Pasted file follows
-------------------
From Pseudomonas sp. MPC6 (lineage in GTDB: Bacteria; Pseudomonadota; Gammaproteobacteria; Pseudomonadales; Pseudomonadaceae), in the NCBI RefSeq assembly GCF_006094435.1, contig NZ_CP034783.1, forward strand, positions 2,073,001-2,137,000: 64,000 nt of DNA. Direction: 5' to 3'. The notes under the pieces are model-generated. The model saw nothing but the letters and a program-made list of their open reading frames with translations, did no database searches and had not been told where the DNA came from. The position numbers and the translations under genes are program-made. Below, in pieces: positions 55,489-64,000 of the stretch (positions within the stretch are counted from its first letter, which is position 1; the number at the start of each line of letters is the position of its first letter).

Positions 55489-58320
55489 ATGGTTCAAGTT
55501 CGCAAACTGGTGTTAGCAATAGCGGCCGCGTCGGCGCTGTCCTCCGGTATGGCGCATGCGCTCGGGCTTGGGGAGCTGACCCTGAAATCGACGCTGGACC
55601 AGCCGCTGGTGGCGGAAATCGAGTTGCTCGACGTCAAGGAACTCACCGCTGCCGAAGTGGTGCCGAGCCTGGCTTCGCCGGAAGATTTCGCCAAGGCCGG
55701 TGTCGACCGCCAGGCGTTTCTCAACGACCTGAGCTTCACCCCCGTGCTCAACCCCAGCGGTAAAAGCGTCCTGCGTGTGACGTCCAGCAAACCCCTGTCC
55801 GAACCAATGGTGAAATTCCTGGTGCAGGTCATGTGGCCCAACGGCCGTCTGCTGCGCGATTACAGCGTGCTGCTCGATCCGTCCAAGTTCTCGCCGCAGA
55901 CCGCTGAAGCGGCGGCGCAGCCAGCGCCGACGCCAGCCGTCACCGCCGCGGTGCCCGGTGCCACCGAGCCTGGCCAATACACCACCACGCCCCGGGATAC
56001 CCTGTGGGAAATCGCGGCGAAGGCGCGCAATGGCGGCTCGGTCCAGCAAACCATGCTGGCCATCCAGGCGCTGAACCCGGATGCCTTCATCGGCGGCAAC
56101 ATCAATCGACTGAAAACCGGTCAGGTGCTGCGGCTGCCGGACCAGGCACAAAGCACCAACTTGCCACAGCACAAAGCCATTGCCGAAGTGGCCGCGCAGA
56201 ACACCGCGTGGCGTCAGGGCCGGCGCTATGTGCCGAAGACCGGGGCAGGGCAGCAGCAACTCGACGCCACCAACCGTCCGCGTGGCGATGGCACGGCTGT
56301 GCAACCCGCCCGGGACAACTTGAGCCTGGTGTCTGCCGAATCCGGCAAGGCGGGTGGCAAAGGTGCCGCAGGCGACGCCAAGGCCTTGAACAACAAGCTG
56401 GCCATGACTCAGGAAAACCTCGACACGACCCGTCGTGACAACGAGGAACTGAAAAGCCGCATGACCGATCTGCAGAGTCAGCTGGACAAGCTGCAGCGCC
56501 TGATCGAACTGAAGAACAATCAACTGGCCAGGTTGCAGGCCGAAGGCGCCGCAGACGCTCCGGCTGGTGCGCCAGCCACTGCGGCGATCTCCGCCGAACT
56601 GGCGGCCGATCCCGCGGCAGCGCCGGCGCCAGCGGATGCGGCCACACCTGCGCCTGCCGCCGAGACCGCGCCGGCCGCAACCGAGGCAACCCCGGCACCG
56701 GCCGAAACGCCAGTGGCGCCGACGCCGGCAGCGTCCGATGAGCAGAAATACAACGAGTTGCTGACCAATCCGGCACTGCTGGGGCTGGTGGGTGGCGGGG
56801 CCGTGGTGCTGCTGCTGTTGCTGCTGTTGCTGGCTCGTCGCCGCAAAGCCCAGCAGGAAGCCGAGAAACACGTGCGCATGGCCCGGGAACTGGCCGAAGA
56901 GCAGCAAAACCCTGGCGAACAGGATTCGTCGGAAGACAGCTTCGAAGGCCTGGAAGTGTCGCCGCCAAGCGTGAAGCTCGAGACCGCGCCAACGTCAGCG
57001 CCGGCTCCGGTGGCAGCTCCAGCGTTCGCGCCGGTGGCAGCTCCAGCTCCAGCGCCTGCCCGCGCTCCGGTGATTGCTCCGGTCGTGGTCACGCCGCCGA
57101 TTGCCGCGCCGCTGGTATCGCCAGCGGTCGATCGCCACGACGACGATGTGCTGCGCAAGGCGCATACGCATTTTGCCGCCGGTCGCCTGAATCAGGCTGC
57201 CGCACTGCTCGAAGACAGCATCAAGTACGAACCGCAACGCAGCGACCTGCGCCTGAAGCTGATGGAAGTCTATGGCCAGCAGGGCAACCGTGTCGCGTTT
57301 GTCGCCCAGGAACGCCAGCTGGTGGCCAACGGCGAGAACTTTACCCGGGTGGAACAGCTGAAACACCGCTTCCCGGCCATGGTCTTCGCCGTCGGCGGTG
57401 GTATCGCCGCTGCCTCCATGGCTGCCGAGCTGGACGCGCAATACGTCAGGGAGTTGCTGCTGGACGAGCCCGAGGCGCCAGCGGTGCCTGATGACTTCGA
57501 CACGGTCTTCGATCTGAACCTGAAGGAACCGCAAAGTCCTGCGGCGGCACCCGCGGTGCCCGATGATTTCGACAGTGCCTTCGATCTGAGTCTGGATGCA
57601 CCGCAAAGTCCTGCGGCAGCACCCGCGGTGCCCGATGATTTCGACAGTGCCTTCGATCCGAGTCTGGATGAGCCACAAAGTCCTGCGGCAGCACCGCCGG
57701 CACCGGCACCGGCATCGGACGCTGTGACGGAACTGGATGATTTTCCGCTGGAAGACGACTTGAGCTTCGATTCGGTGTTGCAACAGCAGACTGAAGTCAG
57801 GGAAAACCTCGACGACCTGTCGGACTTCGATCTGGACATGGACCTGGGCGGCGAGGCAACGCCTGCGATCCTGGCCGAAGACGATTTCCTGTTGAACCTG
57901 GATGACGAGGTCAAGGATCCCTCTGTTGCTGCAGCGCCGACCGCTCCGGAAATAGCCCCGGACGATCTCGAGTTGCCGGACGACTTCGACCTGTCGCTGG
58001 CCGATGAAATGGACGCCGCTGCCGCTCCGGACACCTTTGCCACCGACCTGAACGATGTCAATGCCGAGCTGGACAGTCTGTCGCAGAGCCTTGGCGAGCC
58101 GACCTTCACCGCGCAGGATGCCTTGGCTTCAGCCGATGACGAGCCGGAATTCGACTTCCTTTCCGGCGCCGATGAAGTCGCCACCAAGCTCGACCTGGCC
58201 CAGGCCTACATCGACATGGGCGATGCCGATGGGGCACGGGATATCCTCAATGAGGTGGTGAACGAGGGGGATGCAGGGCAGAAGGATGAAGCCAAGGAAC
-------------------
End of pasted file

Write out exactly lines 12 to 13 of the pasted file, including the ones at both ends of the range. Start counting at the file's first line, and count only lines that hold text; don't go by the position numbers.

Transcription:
56301 GCAACCCGCCCGGGACAACTTGAGCCTGGTGTCTGCCGAATCCGGCAAGGCGGGTGGCAAAGGTGCCGCAGGCGACGCCAAGGCCTTGAACAACAAGCTG
56401 GCCATGACTCAGGAAAACCTCGACACGACCCGTCGTGACAACGAGGAACTGAAAAGCCGCATGACCGATCTGCAGAGTCAGCTGGACAAGCTGCAGCGCC